A Landing a Day

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Posts Tagged ‘Big Cabin OK’

Big Cabin, Vinita, Spavinaw and Disney, Oklahoma

Posted by graywacke on July 14, 2017

First timer?  In this formerly once-a-day blog (and now pretty much a once-every-four-or-five days blog), I use an app that provides a random latitude and longitude that puts me somewhere in the continental United States (the lower 48).  I call this “landing.”

I keep track of the watersheds I land in, as well as the town or towns I land near.  I do some internet research to hopefully find something of interest about my landing location. 

To find out more about A Landing A Day (like who “Dan” is) please see “About Landing” above.  To check out some recent changes in how I do things, check out “About Landing (Revisited).”

Landing number 2356; A Landing A Day blog post number 787.

Dan:  Today’s lat/long (36o 30.532’N, 95o 13.704’W) puts me in NE Oklahoma:

My very-local landing map shows my immediate proximity to Big Cabin:

My somewhat-less-local landing map shows the usual VP* of mid-continent small towns:

*veritable plethora

I know my readers are chomping at the bit to find out in which watershed I landed. 

Well, here you go:

As you can see, I landed in the watershed of Rock Creek, on to the Neosho River (6th hit).  Zooming back a little:

The Rock Creek is connected to the – Neosho and the Neosho is connected to the – Arkansas (127th hit) – and the Arkansas is connected to the – Mississippi (916th hit) – and the Mississippi is connected to the Big Gulf (1258th hit) – and the Big Gulf is connected to —  all the waters of the world!

I wonder what percentage of my readers get the connection to “Dem Dry Bones?”

Anyway, it’s time for the Google Earth (GE) yellow push-pin to take its rightful place in NE Oklahoma.  Click HERE and it will be done.

GE Street View coverage of my landing is OK here in OK:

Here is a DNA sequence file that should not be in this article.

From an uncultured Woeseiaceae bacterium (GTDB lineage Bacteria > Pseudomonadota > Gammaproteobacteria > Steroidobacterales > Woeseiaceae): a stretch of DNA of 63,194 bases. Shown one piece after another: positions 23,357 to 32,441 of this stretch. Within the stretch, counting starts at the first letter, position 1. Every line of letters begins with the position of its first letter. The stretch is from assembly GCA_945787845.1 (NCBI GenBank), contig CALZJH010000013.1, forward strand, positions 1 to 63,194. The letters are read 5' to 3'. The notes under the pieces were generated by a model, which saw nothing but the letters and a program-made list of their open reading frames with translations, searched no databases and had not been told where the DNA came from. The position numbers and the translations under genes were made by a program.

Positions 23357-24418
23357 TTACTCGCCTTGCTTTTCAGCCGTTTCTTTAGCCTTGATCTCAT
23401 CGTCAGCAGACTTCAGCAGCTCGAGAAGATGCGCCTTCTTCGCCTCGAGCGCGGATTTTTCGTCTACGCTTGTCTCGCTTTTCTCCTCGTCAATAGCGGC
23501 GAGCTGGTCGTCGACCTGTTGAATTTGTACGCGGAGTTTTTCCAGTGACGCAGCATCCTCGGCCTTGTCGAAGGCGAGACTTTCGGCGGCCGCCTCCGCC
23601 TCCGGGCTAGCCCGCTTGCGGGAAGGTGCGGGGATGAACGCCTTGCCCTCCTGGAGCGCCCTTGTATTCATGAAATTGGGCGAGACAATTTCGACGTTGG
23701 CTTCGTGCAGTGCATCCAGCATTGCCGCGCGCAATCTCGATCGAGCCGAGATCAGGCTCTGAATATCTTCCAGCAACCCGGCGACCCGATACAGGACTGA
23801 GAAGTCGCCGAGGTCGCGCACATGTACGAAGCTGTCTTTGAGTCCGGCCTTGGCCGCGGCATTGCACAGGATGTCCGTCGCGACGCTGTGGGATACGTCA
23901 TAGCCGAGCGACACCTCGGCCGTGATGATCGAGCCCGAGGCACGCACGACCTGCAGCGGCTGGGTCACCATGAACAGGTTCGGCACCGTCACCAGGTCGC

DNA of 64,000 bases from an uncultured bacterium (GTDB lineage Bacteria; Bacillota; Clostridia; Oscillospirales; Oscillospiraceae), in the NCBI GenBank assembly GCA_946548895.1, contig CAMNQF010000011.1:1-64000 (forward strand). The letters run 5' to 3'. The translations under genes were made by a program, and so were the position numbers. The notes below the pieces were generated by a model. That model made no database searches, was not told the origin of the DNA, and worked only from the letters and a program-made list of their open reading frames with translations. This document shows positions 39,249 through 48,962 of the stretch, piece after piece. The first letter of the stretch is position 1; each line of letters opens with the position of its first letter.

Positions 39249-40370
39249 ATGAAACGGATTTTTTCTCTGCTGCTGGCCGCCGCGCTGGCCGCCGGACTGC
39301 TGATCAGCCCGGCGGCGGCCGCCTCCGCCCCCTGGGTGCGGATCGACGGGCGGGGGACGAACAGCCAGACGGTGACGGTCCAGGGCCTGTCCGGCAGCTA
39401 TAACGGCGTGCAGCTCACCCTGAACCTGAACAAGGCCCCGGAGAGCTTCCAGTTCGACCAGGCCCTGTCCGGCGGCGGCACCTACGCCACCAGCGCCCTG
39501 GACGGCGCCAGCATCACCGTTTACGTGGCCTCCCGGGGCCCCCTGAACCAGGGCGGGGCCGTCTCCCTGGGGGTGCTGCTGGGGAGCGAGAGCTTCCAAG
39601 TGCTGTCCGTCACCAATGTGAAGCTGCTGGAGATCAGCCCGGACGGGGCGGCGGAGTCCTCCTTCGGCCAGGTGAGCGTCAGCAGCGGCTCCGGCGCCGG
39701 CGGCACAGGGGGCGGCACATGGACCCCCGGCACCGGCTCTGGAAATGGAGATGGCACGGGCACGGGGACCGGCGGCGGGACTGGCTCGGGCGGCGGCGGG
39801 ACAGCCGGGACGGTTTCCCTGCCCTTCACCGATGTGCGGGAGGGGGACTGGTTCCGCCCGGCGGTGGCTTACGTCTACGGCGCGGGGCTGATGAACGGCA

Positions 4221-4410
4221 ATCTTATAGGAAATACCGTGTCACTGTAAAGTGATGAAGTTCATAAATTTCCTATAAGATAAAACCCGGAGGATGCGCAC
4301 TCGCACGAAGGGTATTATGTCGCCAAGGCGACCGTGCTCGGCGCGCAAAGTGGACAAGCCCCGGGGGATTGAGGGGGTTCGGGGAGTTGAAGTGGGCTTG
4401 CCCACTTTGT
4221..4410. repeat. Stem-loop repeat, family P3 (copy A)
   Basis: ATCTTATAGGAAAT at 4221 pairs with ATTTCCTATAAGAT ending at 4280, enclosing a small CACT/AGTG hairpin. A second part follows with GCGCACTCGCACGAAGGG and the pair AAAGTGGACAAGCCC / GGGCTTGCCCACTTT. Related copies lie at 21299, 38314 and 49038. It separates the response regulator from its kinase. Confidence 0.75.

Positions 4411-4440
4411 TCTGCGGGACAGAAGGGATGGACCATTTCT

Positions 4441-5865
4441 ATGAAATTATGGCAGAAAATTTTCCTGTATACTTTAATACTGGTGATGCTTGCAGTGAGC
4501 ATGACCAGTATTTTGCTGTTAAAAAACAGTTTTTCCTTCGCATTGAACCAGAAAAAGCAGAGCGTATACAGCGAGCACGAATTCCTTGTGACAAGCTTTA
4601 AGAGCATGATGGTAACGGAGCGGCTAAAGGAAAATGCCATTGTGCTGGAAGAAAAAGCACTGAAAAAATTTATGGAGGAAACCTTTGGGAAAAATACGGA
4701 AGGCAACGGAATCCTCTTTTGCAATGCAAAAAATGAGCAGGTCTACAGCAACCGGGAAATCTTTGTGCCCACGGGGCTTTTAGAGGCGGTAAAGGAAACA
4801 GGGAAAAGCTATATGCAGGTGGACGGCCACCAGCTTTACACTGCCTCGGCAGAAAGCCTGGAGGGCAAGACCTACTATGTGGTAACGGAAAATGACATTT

And here’s what the OD sees:

Sorry about that pesky train! 

I had the OD move a few miles SE to get a look at the Rock Creek, just before it enters the dammed-up Neosho:

Here’s the creek, much enlarged due to that dammed Neosho:

So I think this is going to be one of those little-bit-of-this, little-bit-of-that kind of posts.  I’ll start with this, from Wiki about Big Cabin:

In 2004 Big Cabin raised nearly three-fourths of its revenue from traffic citations for speeding. The state of Oklahoma enacted a law in 2004 that penalizes towns where the citation revenue exceeds 50% of the annual budget.

As a result, the town’s police force was prohibited from writing traffic tickets for six months.

Take that, Big Cabin and your obnoxious speed traps!  And BTW, yes, Big Cabin was named after a historic (but long gone) big cabin . . .

And then I saw that one Ralph Terry was born in Big Cabin.  He was a baseball player best known for pitching for the Yankees and giving up the 1962 bottom-of-the-ninth, World Series-winning homerun by Bill Mazerowski of the Pirates.

Sharing the “Notable People” billing with Ralph Terry is Grady Louis McMurtry.  Of course, I Googled him, and it got real thick real quick.  Check out Wiki’s intro:

Grady Louis McMurtry (1918 – 1985) was a student of author and occultist Aleister Crowley and an adherent of Thelema. He is best known for reviving the secret fraternal organization, Ordo Templi Orientis, which he headed from 1971 until his death in 1985.